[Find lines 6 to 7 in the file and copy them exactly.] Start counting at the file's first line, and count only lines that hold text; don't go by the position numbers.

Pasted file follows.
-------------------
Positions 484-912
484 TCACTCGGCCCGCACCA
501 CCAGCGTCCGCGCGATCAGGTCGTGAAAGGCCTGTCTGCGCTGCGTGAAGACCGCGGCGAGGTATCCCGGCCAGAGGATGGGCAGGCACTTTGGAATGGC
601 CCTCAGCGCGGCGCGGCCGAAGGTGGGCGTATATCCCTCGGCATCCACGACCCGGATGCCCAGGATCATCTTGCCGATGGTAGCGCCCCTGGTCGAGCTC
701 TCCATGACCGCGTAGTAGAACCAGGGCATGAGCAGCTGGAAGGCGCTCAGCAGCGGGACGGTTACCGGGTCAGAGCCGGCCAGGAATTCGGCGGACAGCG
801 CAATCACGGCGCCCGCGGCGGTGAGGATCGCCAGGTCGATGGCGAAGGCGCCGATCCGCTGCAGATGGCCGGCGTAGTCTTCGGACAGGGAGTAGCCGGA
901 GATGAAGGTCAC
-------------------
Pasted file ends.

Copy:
801 CAATCACGGCGCCCGCGGCGGTGAGGATCGCCAGGTCGATGGCGAAGGCGCCGATCCGCTGCAGATGGCCGGCGTAGTCTTCGGACAGGGAGTAGCCGGA
901 GATGAAGGTCAC